''I started jamming with Julia, who was living just down the road from me in Melbourne,'' Toogood recalls, adding the pair came up with Anniversary Day and Every Day I Wake Up, both of which made it on to the Adults' self-titled debut album, released in 2011.
Toogood might have begun his musical career as a metal-head, but these days his tastes incorporate material of a more electronic nature. Part of the reason he likes such elements is because he is relatively unfamiliar with its construction.
''I don't know how it is made. That has magic to me. It's like when I heard AC/DC as a kid; I had no idea what it was but I wanted to know how they did it.
''Now, because I have spent a lot of my life around guitars, I do know how AC/DC did it. But I like to be challenged, so it was good to attempt something I had no idea how to do. That means I can lose myself in it without worrying about the technicalities of it.
''When Shihad records, there is a lot of layering, getting everything absolutely perfect. It's a process that takes a very long time. So I wanted to do the opposite, to just turn things on and off.''
Yet there is a thread that binds Toogood's latest work with that of his other, long-time band. Shihad has long been noted for a work ethic that requires each member to front up and give it their all, regardless of whether they are playing to 10 people or 10,000.
''Even though the Adults' music has its mellow moments, we still bring a lot of passion to it. It is really important to us. It is what we have chosen to do with our lives. You want to get better and better, not go backwards.
''There is one song we do, Short Change, which has a Curtis Mayfield vibe to it; it's a really smoking blues track that gets large. That's the stuff audiences are drawn to, because they are seeing something that is really exciting.
''The approach is no different to Shihad.''
On the subject of Shihad, Toogood says the heavy rock band is still in good heart and looking forward to supporting Black Sabbath on its tour of New Zealand and Australia in April. After that, there are plans to begin a new album with Jaz Coleman (Killing Joke), the Auckland-based producer responsible for Shihad's 1993 debut album Churn.
Toogood has also stretched his wings to theatre, performing in the Michael Hurst-directed musical play Brel last year. Along with Deans, singer-songwriter Tama Waipara and Jennifer Ward-Lealand, Toogood was required to interpret the ''musical genius'' of the French singer-songwriter, Jacques Brel.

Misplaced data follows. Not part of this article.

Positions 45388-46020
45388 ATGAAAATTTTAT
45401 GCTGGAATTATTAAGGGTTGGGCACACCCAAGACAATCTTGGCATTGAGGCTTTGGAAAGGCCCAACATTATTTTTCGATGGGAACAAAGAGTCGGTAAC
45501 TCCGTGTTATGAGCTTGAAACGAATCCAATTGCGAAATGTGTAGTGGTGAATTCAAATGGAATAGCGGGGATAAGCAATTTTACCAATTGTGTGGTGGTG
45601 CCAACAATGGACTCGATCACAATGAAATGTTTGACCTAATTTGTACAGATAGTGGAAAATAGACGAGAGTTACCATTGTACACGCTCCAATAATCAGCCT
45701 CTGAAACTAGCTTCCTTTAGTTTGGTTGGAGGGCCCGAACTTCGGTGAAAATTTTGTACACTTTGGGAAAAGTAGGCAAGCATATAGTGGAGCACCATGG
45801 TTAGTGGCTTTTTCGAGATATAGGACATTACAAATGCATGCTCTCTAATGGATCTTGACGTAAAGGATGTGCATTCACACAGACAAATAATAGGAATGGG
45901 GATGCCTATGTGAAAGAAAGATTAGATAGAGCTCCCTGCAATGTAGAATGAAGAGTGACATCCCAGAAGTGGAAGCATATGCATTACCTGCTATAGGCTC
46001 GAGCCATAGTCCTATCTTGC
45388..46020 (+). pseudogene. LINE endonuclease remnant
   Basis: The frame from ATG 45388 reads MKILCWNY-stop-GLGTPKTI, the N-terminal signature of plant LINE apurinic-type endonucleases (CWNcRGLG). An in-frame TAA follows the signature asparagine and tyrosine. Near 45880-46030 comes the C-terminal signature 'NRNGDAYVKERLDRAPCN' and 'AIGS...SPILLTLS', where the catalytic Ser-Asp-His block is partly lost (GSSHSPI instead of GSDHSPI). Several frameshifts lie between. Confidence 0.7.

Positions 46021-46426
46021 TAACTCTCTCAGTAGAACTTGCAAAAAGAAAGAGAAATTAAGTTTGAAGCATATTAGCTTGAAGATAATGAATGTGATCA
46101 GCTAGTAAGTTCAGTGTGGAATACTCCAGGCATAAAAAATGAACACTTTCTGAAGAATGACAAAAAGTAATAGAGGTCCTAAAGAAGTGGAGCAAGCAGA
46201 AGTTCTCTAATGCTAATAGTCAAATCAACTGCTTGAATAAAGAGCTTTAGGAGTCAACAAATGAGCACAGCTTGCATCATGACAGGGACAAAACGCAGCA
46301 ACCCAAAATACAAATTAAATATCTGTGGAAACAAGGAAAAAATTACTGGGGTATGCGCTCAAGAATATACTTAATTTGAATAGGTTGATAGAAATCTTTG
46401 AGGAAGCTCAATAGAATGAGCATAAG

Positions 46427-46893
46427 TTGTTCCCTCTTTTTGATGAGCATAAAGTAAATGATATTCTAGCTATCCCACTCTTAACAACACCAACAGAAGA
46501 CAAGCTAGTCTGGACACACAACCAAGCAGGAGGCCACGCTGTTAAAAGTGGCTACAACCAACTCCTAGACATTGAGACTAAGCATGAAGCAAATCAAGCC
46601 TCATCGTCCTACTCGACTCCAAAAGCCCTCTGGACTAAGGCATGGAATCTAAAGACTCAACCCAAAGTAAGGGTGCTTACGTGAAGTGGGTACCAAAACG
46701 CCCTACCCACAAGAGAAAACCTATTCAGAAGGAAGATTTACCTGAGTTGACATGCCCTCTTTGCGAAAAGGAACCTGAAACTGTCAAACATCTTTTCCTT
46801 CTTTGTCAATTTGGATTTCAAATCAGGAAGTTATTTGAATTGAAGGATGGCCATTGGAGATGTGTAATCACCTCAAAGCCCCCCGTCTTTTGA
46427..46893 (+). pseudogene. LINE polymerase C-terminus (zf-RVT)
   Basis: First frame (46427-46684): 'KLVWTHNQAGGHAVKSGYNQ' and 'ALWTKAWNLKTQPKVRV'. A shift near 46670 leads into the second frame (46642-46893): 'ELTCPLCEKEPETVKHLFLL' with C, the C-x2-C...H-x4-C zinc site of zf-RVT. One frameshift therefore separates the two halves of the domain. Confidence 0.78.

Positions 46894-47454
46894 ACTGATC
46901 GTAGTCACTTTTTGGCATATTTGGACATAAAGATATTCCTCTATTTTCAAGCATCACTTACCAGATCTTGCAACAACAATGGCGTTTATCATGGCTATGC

''I got called up about five weeks before it was due to start. I wasn't really that aware of Jacques Brel, but he was like the Iggy Pop of '50s French music. He was amazing.''
According to reviews, so was the show.
''People were literally crying, then laughing then stamping their feet,'' Toogood says.
''Every night was different even though the material was the same. I'd do it again in a heartbeat.''
Combine a play about a relatively obscure French songwriter, the Adults' album and that outfit's collaboration last year with the Christchurch Symphony Orchestra (the result of which was a live album) and a picture emerges of a man who has reached a point in his life where he is embracing a range of creative opportunities.
''I feel like I've been liberated, really,'' Toogood agrees.
''But the only thing holding me back was myself.
''I had all these ideas and kept relating them to Shihad. I am a very career-oriented guy and have been with Shihad since the age of 17 or 18. It was hard work but it was also safe in a way.
''The Adults have taught me that, at some stage, it's OK to let go of the reins and let others with talent do their thing. You can just watch and learn.''
The Adults, Fat Freddy's Drop, Anika, Boh & Hollie and special guest Clara van Wel perform the following dates as part of The Classic Hits Winery Tour:
Forsyth Barr Stadium, Dunedin, tomorrow
Waitiri Creek, Gibbston, Tuesday, February 19.
(Gates open at 5pm; Clara van Wel on stage 5.30pm; concert finishes at 10pm. One child under the age of 12 given free admittance with each adult ticket-holder.)